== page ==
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Calibration

mom2tylerwolf 2:28am, 6 October 2009
Can someone explain to me about calibration. On another site that I frequent, they talk about calibrating their monitors. I know it's for coloring and such, but how does it work, and how do I actually do it?

Thank you!
moostang78 9 years ago
I have researched this a couple times and from what I have read...it seems the only time this is really important is if you are in advertising where color matching REALLY matters and for printing purposes. I could be totally wrong and there could be a totally different reason, but I feel it doesn't matter anyway because if you calibrate to see your colors all the same etc., people who open the photos will probably not see them the same way because their screens are not calibrated. Also, I believe if you want to do it thoroughly....there is a 3rd party software involved. Anyone feel free to correct me if I am wrong.
Mr. Mysterious 9 years ago
MPixPro has a nice video on the calibration of your monitor.

I think with the advent of LCD monitors calibration is less of a problem than when everyone had CRT's. Yes, there is still some room for adjustment but nothing like it was a few years ago.
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Trevor Warren 9 years ago
moostang78 pretty much covered it. It's really only for things that will be printed like a company logo where they want it to perfectly match their Pantone color card.

Basically you want to calibrate for the intended viewing medium and if you're publishing things to the web I'd switch the monitor to it's default setting (usually 9200k) and if you're printing, the monitors built-in sRGB setting (6500k) should get you close enough.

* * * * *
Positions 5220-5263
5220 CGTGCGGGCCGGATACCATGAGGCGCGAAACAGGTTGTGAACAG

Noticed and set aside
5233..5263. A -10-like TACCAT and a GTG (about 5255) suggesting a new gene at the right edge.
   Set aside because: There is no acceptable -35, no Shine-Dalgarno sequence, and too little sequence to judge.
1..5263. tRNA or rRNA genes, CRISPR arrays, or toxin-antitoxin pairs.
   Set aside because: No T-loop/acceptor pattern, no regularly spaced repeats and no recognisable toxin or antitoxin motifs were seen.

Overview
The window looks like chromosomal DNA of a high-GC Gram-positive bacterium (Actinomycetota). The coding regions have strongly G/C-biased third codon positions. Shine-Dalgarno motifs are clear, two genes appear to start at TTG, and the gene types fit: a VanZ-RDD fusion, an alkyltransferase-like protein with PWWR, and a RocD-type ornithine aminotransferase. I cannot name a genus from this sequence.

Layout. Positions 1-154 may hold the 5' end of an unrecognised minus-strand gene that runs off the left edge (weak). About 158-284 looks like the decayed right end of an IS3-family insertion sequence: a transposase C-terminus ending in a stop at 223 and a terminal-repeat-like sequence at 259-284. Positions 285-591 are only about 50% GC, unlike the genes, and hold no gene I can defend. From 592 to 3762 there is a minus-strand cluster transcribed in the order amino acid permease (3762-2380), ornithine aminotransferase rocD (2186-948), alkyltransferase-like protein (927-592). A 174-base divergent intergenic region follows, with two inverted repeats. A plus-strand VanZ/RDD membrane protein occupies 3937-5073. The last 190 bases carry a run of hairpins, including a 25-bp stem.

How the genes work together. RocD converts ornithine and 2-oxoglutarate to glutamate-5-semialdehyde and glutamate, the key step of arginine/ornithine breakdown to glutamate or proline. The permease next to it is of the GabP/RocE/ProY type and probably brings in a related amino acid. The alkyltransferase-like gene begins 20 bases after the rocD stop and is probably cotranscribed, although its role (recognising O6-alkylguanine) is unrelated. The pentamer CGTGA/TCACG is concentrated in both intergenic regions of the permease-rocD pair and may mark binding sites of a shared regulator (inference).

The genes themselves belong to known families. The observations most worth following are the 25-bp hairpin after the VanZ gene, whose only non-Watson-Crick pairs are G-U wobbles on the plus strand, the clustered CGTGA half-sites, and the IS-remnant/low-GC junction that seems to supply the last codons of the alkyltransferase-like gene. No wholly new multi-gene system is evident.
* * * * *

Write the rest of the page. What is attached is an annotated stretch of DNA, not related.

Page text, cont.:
Most flat panel monitors have terrible color and contrast and even that shifts significantly based on your viewing angle. If you really need to have a calibrated print setup you'd need something like an Eizo monitor or good old CRT monitor will still blow away the average flat panel monitor.
mom2tylerwolf 9 years ago
Thank you for the responses.

Ok, so if you are taking photos for printing, and you do a lot of post editing, are you saying that you don't necessarily need to calibrate? But if my monitor is way off in its colors (I am on a laptop), won't whatever post editing I do be for not since it isn't giving me the "true" picture?
moostang78 9 years ago
If your monitor's color is truly off kilter, you could calibrate it to get it back to where it needs to be.

Just a little printing advice...if you are post processing (which I do a LOT of) and you get them printed the colors could change anyway depending on what print source you use. Unless you are printing them to a good print source, the colors are going to be a little off in the printing anyway. That has been my experience anyway. They are close...but not exactly the same as what I see on my monitor.

Also, colors can look WAY different depending on how you have your post processing work space set up too. Such as if you have a white or black background. Black makes you want to overexpose and white seems to make you want to underexpose and darken colors too much. I found that if you change everything to a neutral grey you get better judgment of colors and exposure. I have only worked on laptops minimally but it might be a bad source to post process on depending on the screen and if there is a lot of light reflection etc. bouncing off the screen. Don't know if that helps at all.
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Trevor Warren Posted 9 years ago. Edited by Trevor Warren (admin) 9 years ago
This book is a really great resource:

Adobe Photoshop CS4 for Photographers. There are a lot of books with similar titles but this particular series written by Martin Evening seems to be almost universally endorsed.

I have the CS2 version and there is a whole chapter dedicated to Color Management and a chapter each for print and web output.

If the monitor is out of whack it may not be a bad idea to get an inexpensive colorimeter like a Spyder2Express just to remove an off hue.
mom2tylerwolf 9 years ago
Thank you so much! I will most definitely check that out!!!
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